FED: The committee is maintaining its existing policy of reinvesting principal payments from its holdings of agency debt and agency mortgage-backed securities and of rolling over maturing Treasury securities at auction. The committee's sizable and still-increasing holdings of longer-term securities should maintain downward pressure on longer-term interest rates, support mortgage markets, and help to make broader financial conditions more accommodative, which in turn should promote a stronger economic recovery and help to ensure that inflation, over time, is at the rate most consistent with the committee's dual mandate.Translation: Like any good magician, the Fed is going to distract the economy with a sleight of hand. You won't notice it taking away $10 billion with one hand because the other hand is still reinvesting principle and buying tens of billions of dollars' worth of bonds every month. It's not the most entertaining magic show -- but certainly the priciest.
FED: The committee will closely monitor incoming information on economic and financial developments in coming months and will continue its purchases of Treasury and agency mortgage-backed securities, and employ its other policy tools as appropriate, until the outlook for the labor market has improved substantially in a context of price stability. If incoming information broadly supports the committee's expectation of ongoing improvement in labor market conditions and inflation moving back toward its longer-run objective, the committee will likely reduce the pace of asset purchases in further measured steps at future meetings. However, asset purchases are not on a preset course, and the committee's decisions about their pace will remain contingent on the committee's outlook for the labor market and inflation, as well as its assessment of the likely efficacy and costs of such purchases.Translation: The clean getaway has nearly been made, but it's not quite accomplished. It would take a major economic derailment to halt the end of quantitative easing, but just in case, the FOMC reserves the right to buy as many assets as it needs to if the economy flies off the rails.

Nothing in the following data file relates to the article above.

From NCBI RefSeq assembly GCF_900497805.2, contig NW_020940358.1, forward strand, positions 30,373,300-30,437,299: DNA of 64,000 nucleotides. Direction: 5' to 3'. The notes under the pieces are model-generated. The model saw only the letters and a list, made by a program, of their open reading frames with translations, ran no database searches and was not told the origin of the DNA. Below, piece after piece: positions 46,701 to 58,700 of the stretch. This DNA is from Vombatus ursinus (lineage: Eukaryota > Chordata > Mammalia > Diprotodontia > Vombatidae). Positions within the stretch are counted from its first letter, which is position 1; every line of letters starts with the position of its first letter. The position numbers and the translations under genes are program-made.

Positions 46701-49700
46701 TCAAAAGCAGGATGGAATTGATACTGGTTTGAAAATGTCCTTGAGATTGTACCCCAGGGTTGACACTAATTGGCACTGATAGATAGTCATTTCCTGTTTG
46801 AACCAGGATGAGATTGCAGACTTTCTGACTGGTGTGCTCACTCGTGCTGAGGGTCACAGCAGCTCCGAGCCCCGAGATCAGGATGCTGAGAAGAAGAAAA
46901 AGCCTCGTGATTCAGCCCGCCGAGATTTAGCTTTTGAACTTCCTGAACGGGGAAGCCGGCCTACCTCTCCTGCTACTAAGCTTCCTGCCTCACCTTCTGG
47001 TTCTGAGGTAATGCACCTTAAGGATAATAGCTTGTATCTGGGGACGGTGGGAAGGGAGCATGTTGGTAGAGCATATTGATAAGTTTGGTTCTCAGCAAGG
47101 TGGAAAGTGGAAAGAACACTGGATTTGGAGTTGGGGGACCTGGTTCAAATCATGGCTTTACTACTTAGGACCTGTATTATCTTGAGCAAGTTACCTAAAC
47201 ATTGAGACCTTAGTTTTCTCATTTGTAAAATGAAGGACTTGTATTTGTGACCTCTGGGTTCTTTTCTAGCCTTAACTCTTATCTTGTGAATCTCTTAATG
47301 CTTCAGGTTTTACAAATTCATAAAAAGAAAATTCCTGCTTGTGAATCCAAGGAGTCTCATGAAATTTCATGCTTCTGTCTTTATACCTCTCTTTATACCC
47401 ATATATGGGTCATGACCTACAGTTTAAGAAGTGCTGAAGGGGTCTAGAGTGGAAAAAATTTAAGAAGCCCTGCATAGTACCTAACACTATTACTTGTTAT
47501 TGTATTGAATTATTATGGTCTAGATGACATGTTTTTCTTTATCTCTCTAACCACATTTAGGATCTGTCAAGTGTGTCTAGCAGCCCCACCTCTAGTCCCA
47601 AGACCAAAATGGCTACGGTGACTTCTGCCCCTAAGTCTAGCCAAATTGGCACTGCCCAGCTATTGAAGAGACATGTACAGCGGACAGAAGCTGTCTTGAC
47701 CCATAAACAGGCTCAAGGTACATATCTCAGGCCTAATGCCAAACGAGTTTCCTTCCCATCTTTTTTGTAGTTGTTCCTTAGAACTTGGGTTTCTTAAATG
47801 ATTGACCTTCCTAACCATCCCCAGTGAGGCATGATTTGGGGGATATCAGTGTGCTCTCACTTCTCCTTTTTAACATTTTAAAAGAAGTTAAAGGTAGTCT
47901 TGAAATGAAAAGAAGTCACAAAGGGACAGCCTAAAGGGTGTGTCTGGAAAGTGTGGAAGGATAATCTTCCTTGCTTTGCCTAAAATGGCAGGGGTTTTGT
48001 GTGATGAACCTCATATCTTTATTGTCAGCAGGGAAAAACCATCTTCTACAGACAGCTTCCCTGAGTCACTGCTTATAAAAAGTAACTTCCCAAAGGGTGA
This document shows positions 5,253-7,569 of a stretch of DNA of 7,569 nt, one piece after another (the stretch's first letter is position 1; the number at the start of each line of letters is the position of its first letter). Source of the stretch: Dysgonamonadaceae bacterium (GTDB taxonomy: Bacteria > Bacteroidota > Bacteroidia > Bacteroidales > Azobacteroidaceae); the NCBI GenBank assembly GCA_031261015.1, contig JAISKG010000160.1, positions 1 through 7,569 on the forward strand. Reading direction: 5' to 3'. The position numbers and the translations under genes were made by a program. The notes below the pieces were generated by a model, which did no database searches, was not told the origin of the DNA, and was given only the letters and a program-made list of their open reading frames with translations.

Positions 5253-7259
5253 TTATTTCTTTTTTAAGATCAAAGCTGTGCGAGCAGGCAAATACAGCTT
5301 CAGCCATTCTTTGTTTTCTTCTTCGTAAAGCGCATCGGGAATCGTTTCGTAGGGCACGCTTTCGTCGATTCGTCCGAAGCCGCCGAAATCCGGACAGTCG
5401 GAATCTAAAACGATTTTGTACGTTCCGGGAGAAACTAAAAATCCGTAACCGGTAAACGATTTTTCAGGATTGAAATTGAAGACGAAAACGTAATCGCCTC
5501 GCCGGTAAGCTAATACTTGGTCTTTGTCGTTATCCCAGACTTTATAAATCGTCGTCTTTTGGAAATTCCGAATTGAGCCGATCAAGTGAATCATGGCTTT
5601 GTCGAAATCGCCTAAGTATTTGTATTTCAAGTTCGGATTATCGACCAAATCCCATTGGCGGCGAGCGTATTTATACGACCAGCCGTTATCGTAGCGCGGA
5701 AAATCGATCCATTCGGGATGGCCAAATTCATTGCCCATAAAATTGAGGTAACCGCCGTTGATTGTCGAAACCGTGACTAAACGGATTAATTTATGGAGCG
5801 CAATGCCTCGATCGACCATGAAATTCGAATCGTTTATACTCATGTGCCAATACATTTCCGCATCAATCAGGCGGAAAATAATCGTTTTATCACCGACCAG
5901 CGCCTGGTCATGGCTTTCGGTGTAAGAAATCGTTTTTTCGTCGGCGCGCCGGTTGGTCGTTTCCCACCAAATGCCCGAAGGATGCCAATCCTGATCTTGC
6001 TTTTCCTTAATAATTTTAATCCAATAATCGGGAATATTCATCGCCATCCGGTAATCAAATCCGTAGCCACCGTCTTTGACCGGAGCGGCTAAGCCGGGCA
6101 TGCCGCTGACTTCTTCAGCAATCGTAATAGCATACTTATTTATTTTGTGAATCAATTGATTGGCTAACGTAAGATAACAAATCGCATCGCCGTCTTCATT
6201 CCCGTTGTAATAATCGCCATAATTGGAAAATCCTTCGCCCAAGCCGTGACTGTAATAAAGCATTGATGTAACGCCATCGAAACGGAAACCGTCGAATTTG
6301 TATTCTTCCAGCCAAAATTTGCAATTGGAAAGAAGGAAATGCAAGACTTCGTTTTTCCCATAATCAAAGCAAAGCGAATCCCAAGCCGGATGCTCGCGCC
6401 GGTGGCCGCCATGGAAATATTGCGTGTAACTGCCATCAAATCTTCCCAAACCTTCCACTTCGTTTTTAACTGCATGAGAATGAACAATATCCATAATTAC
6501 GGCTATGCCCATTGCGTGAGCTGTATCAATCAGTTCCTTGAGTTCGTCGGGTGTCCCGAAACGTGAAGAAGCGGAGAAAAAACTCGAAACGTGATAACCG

FED: To support continued progress toward maximum employment and price stability, the committee today reaffirmed its view that a highly accommodative stance of monetary policy remains appropriate. In determining how long to maintain the current zero to 1/4 percent target range for the federal funds rate, the committee will assess progress -- both realized and expected -- toward its objectives of maximum employment and 2 percent inflation. This assessment will take into account a wide range of information, including measures of labor market conditions, indicators of inflation pressures and inflation expectations, and readings on financial developments. The committee continues to anticipate, based on its assessment of these factors, that it likely will be appropriate to maintain the current target range for the federal funds rate for a considerable time after the asset purchase program ends, especially if projected inflation continues to run below the committee's 2 percent longer-run goal, and provided that longer-term inflation expectations remain well anchored.Translation: If the story of the Great Recession were a horror movie, savers would be one of the hapless first victims. "Sorry savers, we have to save ourselves," the Fed would say while leaving them languishing in the woods.

Interest rates will be low for a very long time. A rate hike will come only at some point in the future when the economy enters the Goldilocks state: just right.
FED: When the committee decides to begin to remove policy accommodation, it will take a balanced approach consistent with its longer-run goals of maximum employment and inflation of 2 percent. The committee currently anticipates that, even after employment and inflation are near mandate-consistent levels, economic conditions may, for some time, warrant keeping the target federal funds rate below levels the committee views as normal in the longer run.Translation: PS. Even when inflation and employment feel just right, the Fed may wait to raise interest rates. Like good barbecue and great whiskey, some things can't be rushed.
FED: Voting for the FOMC monetary policy action were: Janet L. Yellen, Chair, William C. Dudley, Vice Chairman, Lael Brainard, Stanley Fischer, Richard W. Fisher, Narayana Kocherlakota, Loretta J. Mester, Charles I. Plosser, Jerome H. Powell and Daniel K. Tarullo.Translation: All for one and one for all -- for now. When will the claws on the inflation hawks come out?


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The Federal Reserve finds plenty of signs of a rebound from the winter slump.